Letters to the Editor

Readers write about women in college, Britain's mixed military record, hummus as biblical Jewish cuisine, and airport detentions.

More women in college is not a grave concern

In response to the July 24 editorial, "Gender bias in college admissions," while any gender bias in college admission rates can be cause for concern, the answer as to why this is happening may be all too obvious. Women at all educational levels still make less than their male counterparts.

Women feel that in order to reach the same level of success they must do better than men and therefore put more effort into what it takes to get that education. Until men start falling behind in earning potential, I would not worry too much.

Elizabeth Lewis
Montgomery, Ala.

Britain's military record

In regard to the July 23 Opinion article, "How to beat Iraq's insurgents? Ask the British," the article shows how mixing a couple facts with spin can create a false impression. The article was wrong not in defending the mistakes made by the US military, but in the descriptions of "Britain's impressive military record." Malaya was a successful counterinsurgency, and General Petraeus is utilizing lessons learned in that war. The article ignores the fact that Britain's first three to four years of that war were as poorly managed as America's initial efforts in Iraq.

The Malayan insurgency began in 1948 and was not stabilized until around 1957, when the Malaysian elections were held, and not declared over until 1960. Would Britain have been able to maintain its efforts through the bad times in the beginning as it learned to fight an insurgency, especially if it were subjected to today's instantaneous media saturation?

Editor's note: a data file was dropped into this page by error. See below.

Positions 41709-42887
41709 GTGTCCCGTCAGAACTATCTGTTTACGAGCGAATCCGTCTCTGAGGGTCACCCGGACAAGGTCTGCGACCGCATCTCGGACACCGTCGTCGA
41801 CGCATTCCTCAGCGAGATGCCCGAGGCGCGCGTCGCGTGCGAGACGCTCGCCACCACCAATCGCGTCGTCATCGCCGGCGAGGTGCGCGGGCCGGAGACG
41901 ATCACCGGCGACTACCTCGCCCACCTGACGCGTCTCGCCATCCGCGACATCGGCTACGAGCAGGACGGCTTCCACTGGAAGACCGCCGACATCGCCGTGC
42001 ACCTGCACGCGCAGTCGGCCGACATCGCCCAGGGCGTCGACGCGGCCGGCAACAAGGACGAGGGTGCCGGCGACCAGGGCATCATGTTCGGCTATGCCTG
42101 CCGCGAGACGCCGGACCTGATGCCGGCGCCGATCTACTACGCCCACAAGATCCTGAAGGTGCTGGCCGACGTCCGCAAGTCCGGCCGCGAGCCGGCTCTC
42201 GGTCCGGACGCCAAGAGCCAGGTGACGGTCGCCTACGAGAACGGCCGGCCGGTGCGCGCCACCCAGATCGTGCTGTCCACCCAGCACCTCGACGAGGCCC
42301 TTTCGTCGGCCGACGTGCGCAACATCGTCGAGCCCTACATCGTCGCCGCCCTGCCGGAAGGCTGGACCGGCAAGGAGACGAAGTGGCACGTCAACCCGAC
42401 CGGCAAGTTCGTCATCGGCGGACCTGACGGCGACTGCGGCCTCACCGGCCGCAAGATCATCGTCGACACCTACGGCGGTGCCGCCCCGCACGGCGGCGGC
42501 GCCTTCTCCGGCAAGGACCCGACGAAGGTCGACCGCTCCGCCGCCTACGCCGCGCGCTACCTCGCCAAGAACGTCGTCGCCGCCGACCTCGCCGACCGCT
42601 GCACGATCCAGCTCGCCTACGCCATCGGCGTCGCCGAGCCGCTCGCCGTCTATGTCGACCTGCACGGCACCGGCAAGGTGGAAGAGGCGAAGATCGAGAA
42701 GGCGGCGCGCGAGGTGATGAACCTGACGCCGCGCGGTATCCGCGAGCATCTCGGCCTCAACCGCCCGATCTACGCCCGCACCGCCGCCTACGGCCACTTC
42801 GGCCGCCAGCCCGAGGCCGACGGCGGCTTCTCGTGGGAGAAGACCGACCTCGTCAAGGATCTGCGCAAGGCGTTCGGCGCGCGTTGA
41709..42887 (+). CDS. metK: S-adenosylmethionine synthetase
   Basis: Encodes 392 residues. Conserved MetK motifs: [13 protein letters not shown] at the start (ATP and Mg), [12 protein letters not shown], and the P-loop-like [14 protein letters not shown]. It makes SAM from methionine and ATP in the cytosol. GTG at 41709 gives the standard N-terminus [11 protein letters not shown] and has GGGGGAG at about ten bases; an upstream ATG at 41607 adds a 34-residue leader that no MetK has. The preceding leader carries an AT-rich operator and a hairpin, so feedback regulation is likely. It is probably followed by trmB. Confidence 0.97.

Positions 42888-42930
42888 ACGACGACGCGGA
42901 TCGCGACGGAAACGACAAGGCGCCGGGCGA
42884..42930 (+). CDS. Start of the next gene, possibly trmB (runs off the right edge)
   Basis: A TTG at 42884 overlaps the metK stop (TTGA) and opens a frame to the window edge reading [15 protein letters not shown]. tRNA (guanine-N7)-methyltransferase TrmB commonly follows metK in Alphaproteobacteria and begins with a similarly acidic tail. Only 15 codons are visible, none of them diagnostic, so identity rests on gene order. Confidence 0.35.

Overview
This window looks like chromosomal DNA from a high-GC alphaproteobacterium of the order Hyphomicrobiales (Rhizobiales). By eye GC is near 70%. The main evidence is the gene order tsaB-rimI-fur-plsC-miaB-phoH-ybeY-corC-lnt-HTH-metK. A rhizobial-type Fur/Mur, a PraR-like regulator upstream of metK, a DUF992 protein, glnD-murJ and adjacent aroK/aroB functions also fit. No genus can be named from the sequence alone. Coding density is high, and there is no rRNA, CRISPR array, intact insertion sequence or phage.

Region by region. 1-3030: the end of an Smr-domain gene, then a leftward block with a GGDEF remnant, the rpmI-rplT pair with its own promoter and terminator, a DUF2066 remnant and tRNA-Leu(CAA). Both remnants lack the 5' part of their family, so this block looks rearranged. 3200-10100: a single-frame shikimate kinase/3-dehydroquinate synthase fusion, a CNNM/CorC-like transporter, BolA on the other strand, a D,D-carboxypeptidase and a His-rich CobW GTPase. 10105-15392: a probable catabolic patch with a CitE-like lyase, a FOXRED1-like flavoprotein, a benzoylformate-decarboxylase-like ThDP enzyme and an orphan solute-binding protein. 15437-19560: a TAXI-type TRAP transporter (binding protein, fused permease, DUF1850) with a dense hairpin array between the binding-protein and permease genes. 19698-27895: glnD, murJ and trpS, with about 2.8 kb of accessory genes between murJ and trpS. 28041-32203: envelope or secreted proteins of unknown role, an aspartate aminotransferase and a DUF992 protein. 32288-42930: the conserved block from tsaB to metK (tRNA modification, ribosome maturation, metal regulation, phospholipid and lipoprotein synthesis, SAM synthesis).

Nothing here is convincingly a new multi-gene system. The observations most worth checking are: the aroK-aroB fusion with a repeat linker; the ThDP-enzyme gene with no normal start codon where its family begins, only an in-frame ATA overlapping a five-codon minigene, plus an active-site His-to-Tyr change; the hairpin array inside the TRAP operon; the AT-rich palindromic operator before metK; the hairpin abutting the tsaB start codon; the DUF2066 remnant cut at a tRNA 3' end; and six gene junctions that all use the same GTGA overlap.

At the same time, the article fails to address the limited success the British have had in their sector of Iraq. Though certain principles of counterinsurgency hold true, each war brings its own challenges and the response must be tailored to the situation.

Bob Shaw
New Orleans

Hummus as biblical Jewish cuisine

In response to the July 25 article, "Hummus brings Israelis, Palestinians to the table," hummus is authentically part of biblical Jewish cuisine and was eaten in Bethlehem (once a Jewish town, today a Muslim-Palestinian city and Christian holy place) by the ancestors of King David.

The Book of Ruth describes a casual lunch of farm workers, and English translations of it mistakenly render hometz as vinegar instead of hummus (which is the Arabic word). The Book of Ruth also describes dipping bread (in Hebrew "pat" and in Arabic "pita") into the hummus, presumably garnished with olive oil, which is still a major product of the Bethlehem region. Far from stealing Palestinian cuisine as alleged, it is rather a case of Arab invaders of the 7th century who, having settled in previously Jewish Bethlehem, have learned the local ways of preparing food.

Today we Israelis and our Palestinian neighbors all share and enjoy these dishes, and I do not see this as something we have to quarrel about.

David Zohar

Airport detentions deceive the public

I could relate to the July 11 article, "Visit gone awry: Detention roils a US-German family," where Majed Shehadeh was detained.

As someone who has been detained in similar circumstances, I believe that by locking up innocent people the government is attempting to sell the number of those detained as success in the fight against terrorism to the American people.

Rolf Horst Schmitter
Kiev, Ukraine

The Monitor welcomes your letters and opinion articles. Because of the volume of mail we receive, we can neither acknowledge nor return unpublished submissions. All submissions are subject to editing. Letters must be signed and include your mailing address and telephone number. Any letter accepted may appear in print or on our website, www.csmonitor.com.

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